Radioactive (Blue color): Atoms are radioactive, emitting alpha, beta, and gamma.  There's so much noise in the nebula that it's impossible to detect ships within it.  Ships inside it are blind and cannot detect other ships.  In battles, it interferes with electronic systems, reducing the effectiveness of targeting computers, shields, and any technologies that has guiding mechanisms (reducing missles and torpedoes' effectiveness for example).

We've devised a method of generating nebulas that makes them look organic.  A player can control how much chance there are in spawning nebulas in the game setup screen.  Note that there's no code that ensure that all three types show up.  Some galaxy might have only one or two types, or even none.

Now for the eye candy (and also the first galaxy screenshot of DG!):

In the above screenshot, we see the anti-matter nebula taking up 1/3 of the galaxy size (this doesn't happen often!), with some radioactive nebulas on bottom (sorry about jagged edges, I cropped screenshots together).

In the above screenshot, we see dense nebula sprawling over west part of the galaxy, with anti-matter nebula on east part.

For those who may be concerned that the nebulas looks pixelated if zoomed in like my old nebula, rest assured.  Above screenshot is fully zoomed in, you can see that the nebula is not pixelated, and that the planets are 3D.

Now, for galaxy generation part.  MoO 1 and 2 basically have one shape, but several sizes.  A square-ish map of varying sizes.  We decided to create a feature where it reads in a density map to generate stars and nebulas.  The density map is a greyscale image in png format.  The more white a pixel is, the more exponentially chance of having a star spawn there.  Black means absolutely no stars at all.  Each galaxy shape is stored in a folder, with a config file that dictates how much space is needed (the player picks number of stars to play with, it will automatically calculate the size of galaxy to accomodate the number of stars).

The config file dictates which density map image is used for which.  There can be up to 4 density map for a galaxy:  Stars, Anti-matter nebula, dense nebula, and radioactive nebula.  If no nebula density is specified for a type of nebula, it defaults to the star density map.  So it's possible to create a galaxy shape with only one density map.  The reason for multiple density maps is to allow for variety of galaxy types.  For example, a ring galaxy with anti-matter nebulas filling the center to prevent travel across the center.  The possibilities are endless.

With those two features (three nebula types, and density maps for galaxy generation), we've solved the issue of MoO 1's maps being open and not very interesting, while retaining the open feel.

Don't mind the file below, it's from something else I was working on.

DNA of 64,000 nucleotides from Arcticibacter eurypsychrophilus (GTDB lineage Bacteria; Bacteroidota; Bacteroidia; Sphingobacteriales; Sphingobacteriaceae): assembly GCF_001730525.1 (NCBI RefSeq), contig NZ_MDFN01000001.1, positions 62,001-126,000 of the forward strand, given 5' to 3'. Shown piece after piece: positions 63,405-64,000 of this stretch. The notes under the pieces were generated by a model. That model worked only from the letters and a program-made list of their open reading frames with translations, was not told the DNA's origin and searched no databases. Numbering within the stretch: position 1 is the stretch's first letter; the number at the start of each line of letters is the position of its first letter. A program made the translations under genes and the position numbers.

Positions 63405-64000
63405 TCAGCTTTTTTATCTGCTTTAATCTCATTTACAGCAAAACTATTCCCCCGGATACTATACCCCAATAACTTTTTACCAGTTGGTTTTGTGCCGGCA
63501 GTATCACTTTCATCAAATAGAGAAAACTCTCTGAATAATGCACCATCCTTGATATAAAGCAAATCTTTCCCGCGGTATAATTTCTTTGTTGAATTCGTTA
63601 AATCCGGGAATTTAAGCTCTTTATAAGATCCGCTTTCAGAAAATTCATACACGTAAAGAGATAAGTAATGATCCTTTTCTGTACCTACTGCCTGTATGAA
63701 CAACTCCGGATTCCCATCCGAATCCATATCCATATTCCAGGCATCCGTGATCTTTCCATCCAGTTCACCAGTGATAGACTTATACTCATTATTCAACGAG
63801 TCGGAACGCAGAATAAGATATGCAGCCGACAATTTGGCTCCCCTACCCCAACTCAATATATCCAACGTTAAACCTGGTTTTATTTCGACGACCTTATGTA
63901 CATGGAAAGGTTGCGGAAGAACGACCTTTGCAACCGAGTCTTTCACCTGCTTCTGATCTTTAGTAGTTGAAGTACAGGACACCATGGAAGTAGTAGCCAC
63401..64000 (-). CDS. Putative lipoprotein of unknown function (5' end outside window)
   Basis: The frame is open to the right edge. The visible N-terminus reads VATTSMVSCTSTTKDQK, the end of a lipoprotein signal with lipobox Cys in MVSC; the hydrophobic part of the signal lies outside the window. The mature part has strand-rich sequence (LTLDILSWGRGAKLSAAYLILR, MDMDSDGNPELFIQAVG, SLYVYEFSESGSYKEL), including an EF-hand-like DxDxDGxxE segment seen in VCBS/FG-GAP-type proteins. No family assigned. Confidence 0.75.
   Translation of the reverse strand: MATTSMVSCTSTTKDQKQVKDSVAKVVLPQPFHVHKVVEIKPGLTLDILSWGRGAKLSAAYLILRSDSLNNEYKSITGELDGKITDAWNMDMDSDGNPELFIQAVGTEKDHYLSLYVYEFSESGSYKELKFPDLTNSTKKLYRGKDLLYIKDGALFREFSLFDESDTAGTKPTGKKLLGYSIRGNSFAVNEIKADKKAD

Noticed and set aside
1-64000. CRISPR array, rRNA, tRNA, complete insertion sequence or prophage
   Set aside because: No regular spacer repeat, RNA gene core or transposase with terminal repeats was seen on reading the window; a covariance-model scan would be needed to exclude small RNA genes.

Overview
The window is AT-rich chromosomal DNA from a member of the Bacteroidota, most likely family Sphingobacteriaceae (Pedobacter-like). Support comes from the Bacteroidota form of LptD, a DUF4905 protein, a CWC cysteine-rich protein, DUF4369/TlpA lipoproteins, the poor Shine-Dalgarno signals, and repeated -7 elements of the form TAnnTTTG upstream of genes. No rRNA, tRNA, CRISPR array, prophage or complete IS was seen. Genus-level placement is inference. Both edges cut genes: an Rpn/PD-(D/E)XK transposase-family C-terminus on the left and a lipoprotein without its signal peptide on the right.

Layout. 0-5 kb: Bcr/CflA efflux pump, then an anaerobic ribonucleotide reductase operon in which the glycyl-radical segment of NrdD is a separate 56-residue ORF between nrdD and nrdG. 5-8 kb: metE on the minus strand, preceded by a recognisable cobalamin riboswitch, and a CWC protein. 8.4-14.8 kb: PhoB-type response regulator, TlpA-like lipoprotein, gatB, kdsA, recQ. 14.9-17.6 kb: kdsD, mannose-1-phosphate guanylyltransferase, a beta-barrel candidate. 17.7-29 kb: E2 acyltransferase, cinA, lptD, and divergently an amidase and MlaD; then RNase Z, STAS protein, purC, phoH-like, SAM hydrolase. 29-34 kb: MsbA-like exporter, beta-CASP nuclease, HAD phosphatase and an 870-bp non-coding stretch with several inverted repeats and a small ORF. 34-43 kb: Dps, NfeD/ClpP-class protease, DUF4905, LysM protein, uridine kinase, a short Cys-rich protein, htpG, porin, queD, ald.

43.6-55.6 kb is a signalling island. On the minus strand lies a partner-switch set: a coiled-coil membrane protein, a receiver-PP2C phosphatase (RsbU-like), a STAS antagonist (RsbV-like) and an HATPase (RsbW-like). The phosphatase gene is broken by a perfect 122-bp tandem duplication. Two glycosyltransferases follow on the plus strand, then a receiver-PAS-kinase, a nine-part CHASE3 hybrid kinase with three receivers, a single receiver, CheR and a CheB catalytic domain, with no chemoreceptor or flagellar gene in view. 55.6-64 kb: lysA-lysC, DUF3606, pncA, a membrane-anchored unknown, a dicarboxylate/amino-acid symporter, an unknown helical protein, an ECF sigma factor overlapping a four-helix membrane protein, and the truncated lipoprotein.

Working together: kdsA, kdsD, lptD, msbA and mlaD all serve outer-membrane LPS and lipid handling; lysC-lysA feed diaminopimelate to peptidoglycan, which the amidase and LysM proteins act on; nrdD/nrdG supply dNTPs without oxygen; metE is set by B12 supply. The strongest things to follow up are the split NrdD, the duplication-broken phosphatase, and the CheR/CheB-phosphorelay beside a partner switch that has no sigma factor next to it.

Thursday, January 29, 2015

Plans and a bit more of teaser

Jeff and I worked out some more details, and with feedback from previous post, here's what we plan to do:

For sure:

1. All people who have bought Beyond Beyaan (either through kickstarter, paypal, Desura, or a sci-fi promo from a while ago) will get Dominus Galaxia.
2. The source code for Beyond Beyaan will remain open source, available for anyone to use.  Dominus Galaxia will be closed source as Jeff is a full-time developer and has to make a living somehow.  I will re-use a lot of internal game logic from BB into DG to speed development up

Tentative plan:
We'll try and salvage as much artwork as possible from BB into DG, as long as they fit the graphic style.  How?  Jeff and I just found out about Sprite DLight, and it does exactly what we wanted.  So it's looking good for us to salvage some ship artwork from BB to be used in DG's space combat.  We'll see about other artwork (Jeff isn't too much of a fan of the pixel art, but with this, he's a bit more willing :) )

Here's a sample of what it can do.  A Zero People's ship before being processed by Sprite DLight:

It's flat, has no 3Dness to speak of.  Compared to pretty 3D, it's rather bland.  But look at what happen when we add 3D light magic thanks to the awesome tool (I just loaded it up in Sprite DLight and it automatically did everything, I just turned on the light!):

And here's a rendered still:

Pretty awesome, huh?  This allows for awesome lighting effects during space combat.

Tuesday, January 6, 2015


By fate, Jeff Graw and I met somewhere on the interwebs.  He was working on his own MoO 1 clone, he has saved up enough so he don't have to work for a while, so he can work on game development full-time.  We got together and discussed about the idea of merging our two projects.  After extensive discussions, we agreed that this is the best course of action.  As a result, we came up with a new name for the game.  What we gain from merging is:
His multi-platform (developed in Unity with C# scripts) that can be published for Linux, Mac, and Windows
His fantastic 3D graphics/UI
My nearly complete game logic

With those two combined, we solved the three main issues that Beyond Beyaan faced:
No multi-platform support
Unattractive graphics (I personally liked the pixel art, but it's not for everyone)
Non-descriptive name of game. (Beyond Beyaan doesn't imply a grand 4X game)

Plus the development will go along a lot faster due to Unity's support of C#, and Jeff being a full-time game developer solely for this game while I will continue to work as a hobbyist.

It is now my pleasure to introduce the new project going forward, Dominus Galaxia!

More details will be forthcoming shortly.